This month is National Autism Awareness Month. In keeping with this observance and with Summit Academy’s mission to create a safe haven for children with learning disorders such as Autism Spectrum Disorder (ASD) and Asperger’s, we present seven tips for supporting learners on the spectrum in the home and the classroom.
1. Be Clear in Your Words
One of the most crucial things to remember about working with ASD students is to ensure you are using clear communication with them. Always keep your language simple and concrete to help get your point across in as few words as possible.
Be direct in your plans for the day and when you are ready to move on to a new lesson and always refer to an ASD student by name, not in the generic “class” moniker. Also, avoid using idioms such as “Put your thinking caps on.” This could leave a student completely mystified and wondering how they could possibly do that.
2. Repeat When Necessary
If you are using clear communication but are still met with a blank stare you may need to rephrase what you’re saying. Asking a student what you just said helps clarify that you’ve been understood.
And be sure to speak in the positive rather than the imperative. “You left a mess by the sink,” is merely a statement of fact to an ASD student. They will not be able to infer what was meant was, “Please rinse out your paint cup and put the paper towels in the trash.” Without factual backup, an assumption is only a guess.
3. Behavior is Communication
All behavior occurs for a reason. But in the case of an ASD student, this behavior may be key to informing what their words can’t express. For example, if a student suddenly needs to run to the bathroom every time they’re asked to do math work, perhaps it is because they don’t know how to solve the problems or are fearful their efforts will not be good enough.
Negative behavior interferes with a student’s learning process. But merely interrupting these behaviors is not enough. Teach them to exchange these behaviors with proper alternatives so that real learning can flow. Encourage them to work through enough repetitions of the task to where they will finally feel competent.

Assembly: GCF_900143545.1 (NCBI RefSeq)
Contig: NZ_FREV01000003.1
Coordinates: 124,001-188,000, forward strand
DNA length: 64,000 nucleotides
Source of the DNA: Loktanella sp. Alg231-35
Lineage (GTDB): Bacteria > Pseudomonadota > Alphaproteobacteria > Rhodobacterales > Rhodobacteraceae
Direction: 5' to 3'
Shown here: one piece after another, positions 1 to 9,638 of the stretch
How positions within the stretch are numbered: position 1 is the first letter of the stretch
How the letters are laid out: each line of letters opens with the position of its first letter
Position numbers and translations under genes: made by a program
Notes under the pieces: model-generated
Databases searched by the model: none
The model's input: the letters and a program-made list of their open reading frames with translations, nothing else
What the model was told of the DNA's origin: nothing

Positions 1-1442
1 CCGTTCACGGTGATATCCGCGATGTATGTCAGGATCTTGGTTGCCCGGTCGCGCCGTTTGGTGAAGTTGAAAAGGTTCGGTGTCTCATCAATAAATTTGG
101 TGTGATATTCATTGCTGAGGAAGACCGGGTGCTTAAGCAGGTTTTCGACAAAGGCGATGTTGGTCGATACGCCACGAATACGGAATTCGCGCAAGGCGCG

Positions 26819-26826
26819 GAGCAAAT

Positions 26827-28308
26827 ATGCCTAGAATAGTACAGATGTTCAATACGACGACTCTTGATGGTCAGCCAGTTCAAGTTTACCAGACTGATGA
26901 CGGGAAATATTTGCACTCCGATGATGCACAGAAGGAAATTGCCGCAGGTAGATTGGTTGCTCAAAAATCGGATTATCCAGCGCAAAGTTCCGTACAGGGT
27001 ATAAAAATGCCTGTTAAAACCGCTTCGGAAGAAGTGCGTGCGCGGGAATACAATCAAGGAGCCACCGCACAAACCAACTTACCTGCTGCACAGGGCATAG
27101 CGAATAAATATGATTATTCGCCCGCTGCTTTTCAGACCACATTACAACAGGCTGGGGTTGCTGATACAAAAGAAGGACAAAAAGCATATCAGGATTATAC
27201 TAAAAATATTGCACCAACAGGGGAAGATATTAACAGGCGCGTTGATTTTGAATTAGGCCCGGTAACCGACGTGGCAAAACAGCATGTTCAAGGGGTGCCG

4. Provide Fidget Supports
Oftentimes, ASD students struggle to stay seated or to remain in the classroom for extended periods of time. While allowing learners to move frequently is one way to approach this need, it could ultimately prove distracting to others.
Some students can be equally comforted if they have an object to manipulate during lessons. This could be toys, straws, a string of beads, rubber bands, or even keychains.
Allowing students to draw can be another effective “fidget support.” Many learners with and without identified needs appear better able to concentrate on a lecture or activity when they are given the opportunity to doodle on a notepad, write on their folders, or sketch in a notebook.
5. Avoid Overstimulation
A lot of resistant behaviors in ASD students come from sensory discomfort. These could be triggered by a variety of means; from classroom amenities (such as the flicker of lights or the sound chairs make on the floor) to presentation materials with a strong visual or audio components to the behavior of other students in the room.
Try minimizing or removing (if possible) any distracters you notice negatively affecting a student. In some cases, providing access to an individual work area for students when a task involves concentration may be best.
6. Ease Transitions
For ASD students, it can be a challenge moving from one activity to the next. In planning the day’s lessons and activities, schedule for a pause between tasks to take a break of some kind (walk around, stretch, or simply stop working). These breaks allow for self-regulation before a student becomes overwhelmed with the day’s work.
Consider setting up a quiet, carpeted corner of the room with some pillows, books, and headphones to allow a place for students to re-group when feeling overwhelmed. In some cases, it may be best to give a five-minute warning before an activity changes. Use a simple clock face or timer to give a visual cue for the time of the next transition to help students handle it more independently.
7. Criticize Gently
The maturity and self-confidence required in accepting constructive criticism may be beyond the abilities of an ASD student. Of course this doesn’t mean you should never be critical throughout a student’s education, but it does mean avoiding discipline when a student is angry, distraught, overstimulated, shut down, anxious, or otherwise emotionally unable to interact.
Remember that a student will react as much, if not more, to the qualities of your voice than to the actual words. Speak in low tones and in a supportive, problem-solving way rather than punishing or scolding. Lower your body as well, so that you are communicating on their level rather than towering over them.
Sources include Autism Society of America, Ellen Notbohm, and Teaching Community